Fireworks were being shot across New England in the wake of what may have been the most impactful free-agent signing in the history of the Boston Celtics. For the first time Boston had landed an All-Star in the midst of his prime, the Hawks' Al Horford. Twitter blew up, fans rejoiced and looked ahead at Kevin Durant's decision, but quietly a now-former C's figure was walking out the back door.
That's right, Evan Turner, a Celtics figure forever. If you asked him, he'd probably say he was the team's biggest free-agent signing ever, and in a roundabout way he may be right.
Boston, this was definitely one of the toughest decisions I've ever made. I can't say enough how appreciative I am for all the love and support. Every night I played at TD garden was like a dream come true. Thank you for showing me how a REAL sports city does things! You'll forever be in my heart!! C's up ☘☘☘
Turner got his due in a hefty $70 million deal with the Portland Trail Blazers, leaving a career behind in Boston that spanned only two seasons. Nevertheless, what he did on and off the court directly allowed him to keep playing basketball at the NBA level years after being drafted second overall by the Philadelphia 76ers, who dumped him for essentially no return in 2014. At the same time, his contributions were specifically impactful in making Boston a viable destination for a major free agent. That's no small thing, and on both ends Celtics fans should be grateful forever, even if you didn't particularly love his game.
While calling Boston the "top of the top" Turner fully understood the importance of the opportunity he was handed from the start, beginning an important experience for both him and the team off of a disastrous 2013-14 in Brad Stevens' first season:
"I'm gonna miss Boston...the two years I spent there really made up for four rough years at the start of my career, and then not knowing what was going to happen before I signed with the Celtics."
Free agency famously begins on July 1 with a mass of hoopla. Names fly off the board like bread at a dinner table, the major players court meetings before making a highly touted decision, while others fall through the cracks until later. In 2014 the last of those statements described Turner.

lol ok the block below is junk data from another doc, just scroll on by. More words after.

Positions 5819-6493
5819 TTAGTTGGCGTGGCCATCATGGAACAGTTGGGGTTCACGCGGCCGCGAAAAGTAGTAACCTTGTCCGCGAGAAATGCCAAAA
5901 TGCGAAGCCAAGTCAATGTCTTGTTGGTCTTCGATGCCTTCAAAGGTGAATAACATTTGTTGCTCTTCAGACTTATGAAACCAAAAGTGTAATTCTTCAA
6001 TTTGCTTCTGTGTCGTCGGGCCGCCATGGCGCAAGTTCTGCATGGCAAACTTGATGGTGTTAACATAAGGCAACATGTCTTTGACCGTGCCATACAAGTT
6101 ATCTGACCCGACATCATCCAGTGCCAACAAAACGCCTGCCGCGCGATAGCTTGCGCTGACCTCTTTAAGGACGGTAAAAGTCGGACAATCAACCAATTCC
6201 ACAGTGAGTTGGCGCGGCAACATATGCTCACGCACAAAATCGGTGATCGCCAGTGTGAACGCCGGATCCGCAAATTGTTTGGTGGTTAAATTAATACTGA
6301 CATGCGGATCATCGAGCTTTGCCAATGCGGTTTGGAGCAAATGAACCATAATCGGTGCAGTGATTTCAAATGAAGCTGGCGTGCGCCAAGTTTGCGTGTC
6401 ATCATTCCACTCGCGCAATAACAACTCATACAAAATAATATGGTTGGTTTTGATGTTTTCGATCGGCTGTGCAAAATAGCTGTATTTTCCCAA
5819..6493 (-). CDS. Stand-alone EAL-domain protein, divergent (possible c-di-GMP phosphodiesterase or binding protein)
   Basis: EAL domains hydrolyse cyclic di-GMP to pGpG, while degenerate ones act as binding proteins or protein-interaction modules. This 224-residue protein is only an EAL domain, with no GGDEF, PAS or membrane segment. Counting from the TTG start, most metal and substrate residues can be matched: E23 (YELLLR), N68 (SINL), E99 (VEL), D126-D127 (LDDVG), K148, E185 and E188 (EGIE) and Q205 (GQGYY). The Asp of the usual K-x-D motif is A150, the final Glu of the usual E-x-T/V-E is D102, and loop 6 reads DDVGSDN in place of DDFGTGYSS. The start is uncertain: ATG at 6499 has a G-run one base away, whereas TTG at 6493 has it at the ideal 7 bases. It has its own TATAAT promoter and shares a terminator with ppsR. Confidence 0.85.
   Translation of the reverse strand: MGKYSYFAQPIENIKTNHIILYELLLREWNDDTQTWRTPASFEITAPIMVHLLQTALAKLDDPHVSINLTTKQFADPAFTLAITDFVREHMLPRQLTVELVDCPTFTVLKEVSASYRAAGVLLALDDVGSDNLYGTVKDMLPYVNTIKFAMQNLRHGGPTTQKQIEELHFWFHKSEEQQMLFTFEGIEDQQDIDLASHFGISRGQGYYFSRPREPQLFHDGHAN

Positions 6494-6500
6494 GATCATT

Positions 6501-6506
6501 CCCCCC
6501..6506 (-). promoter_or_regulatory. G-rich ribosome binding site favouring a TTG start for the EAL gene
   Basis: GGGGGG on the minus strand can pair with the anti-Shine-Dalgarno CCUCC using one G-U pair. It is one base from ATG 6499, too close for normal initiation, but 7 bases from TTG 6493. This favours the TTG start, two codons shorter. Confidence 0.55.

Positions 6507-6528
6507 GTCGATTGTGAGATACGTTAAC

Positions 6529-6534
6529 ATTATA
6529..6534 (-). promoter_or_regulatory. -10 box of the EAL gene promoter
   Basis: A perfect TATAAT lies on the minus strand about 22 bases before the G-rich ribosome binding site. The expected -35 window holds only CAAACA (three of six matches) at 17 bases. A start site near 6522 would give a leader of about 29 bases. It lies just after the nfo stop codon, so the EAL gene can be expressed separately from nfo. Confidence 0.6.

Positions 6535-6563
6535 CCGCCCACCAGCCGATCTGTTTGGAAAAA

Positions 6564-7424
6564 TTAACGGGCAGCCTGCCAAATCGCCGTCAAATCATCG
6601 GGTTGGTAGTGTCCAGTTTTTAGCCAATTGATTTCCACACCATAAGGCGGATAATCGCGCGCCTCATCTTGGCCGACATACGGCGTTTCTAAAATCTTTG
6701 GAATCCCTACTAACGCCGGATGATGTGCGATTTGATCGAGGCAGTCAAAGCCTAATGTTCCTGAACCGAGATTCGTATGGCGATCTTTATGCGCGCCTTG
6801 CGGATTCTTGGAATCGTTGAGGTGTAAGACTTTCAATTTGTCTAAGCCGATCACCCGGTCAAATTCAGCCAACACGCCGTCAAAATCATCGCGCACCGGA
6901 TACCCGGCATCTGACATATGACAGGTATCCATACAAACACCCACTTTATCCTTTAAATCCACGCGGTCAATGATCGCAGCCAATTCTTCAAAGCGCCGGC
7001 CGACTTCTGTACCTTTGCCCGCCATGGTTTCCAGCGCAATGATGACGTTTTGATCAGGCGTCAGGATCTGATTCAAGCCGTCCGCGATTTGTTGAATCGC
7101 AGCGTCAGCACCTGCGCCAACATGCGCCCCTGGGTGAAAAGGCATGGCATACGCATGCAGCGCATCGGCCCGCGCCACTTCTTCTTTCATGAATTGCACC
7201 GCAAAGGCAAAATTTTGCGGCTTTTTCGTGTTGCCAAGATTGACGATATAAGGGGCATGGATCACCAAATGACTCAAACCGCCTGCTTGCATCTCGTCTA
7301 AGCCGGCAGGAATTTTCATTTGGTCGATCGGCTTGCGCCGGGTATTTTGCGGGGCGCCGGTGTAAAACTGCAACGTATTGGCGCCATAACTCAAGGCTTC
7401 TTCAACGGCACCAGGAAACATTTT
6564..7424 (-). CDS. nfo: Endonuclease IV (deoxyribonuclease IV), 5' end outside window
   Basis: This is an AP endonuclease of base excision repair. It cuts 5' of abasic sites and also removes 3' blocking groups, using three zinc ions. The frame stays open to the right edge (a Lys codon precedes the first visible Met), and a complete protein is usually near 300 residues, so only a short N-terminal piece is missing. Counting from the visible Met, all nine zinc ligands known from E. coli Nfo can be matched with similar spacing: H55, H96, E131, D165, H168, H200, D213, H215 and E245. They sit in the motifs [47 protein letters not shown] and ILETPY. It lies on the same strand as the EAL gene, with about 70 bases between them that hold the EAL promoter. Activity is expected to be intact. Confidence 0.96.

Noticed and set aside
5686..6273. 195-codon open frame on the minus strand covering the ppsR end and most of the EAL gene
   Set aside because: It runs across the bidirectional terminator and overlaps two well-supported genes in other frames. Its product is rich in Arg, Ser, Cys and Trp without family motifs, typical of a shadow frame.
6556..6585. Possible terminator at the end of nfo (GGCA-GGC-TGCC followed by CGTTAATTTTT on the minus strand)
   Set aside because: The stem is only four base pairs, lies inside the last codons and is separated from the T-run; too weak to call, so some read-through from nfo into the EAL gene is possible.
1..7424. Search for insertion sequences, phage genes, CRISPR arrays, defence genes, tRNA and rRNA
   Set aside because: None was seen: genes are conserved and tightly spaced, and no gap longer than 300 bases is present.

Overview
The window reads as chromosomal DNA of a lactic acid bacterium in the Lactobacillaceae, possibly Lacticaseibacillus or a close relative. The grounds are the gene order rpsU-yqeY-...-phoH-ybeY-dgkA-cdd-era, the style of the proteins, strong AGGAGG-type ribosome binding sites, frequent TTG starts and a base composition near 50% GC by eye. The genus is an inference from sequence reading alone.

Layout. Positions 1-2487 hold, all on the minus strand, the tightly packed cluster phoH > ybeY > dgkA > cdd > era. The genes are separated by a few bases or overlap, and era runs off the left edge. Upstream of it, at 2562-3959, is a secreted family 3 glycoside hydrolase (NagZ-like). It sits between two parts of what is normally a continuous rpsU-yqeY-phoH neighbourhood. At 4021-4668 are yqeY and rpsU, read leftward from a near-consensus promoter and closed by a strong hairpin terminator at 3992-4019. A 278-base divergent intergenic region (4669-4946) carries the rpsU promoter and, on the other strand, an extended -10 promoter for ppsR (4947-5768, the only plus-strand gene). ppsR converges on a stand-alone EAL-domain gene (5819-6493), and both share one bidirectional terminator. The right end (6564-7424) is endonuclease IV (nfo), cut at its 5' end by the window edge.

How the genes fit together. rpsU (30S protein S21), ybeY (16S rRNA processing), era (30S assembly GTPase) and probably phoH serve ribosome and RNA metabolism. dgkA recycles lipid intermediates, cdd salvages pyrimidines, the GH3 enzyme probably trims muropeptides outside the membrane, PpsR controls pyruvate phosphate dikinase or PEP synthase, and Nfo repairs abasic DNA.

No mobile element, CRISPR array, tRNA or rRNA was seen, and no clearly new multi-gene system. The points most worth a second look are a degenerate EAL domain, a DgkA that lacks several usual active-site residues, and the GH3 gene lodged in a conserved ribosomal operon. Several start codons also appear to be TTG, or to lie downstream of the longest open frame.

An Indiana castoff who couldn't help his team in the playoffs (playing about 12 minutes per game during Indiana's run and not appearing at all in seven games), in free agency he lasted well past the time where fans are glued to computers awaiting summer Woj bombs. It was July 21 and the headline was minor: The Celts had agreed on a two-year deal with Turner at just under $3.35 million per year, and the contract wouldn't even be announced until September 29 on the eve of training camp.
It was a recipe for success from the start though. Low-risk and high-reward that would turn out to be the latter for the Celts over the length of the deal. In his first season as coach, Stevens juggled lineups and a variety of personnel moves by Danny Ainge that allowed 19 players to appear in NBA games with the team. As a result, the team fell to the back of the pack and into the high lottery. The former Horizon coach of the year Stevens was looking to prove himself as a 25-57 coach while Turner, a former Big Ten Player of the Year at Ohio State, was attempting to salvage what was left of a pro career that only saw him post averages of 11.1/5.3/3.1 in four seasons after being selected so high in his draft class.
The start of something special
Nothing came easily for the Celtics in 2014-15, but Turner did his part in any role that Stevens saw fit. He was as much of an enigma on the court as he was off. For every wild layup he'd have in a big moment, he'd commit a reckless turnover on the ball that would make your head spin. His outside shot was always a question. Sometimes what he'd say after a game would frustrate the masses, especially as the Celtics sputtered to 16-29 start through the end of January.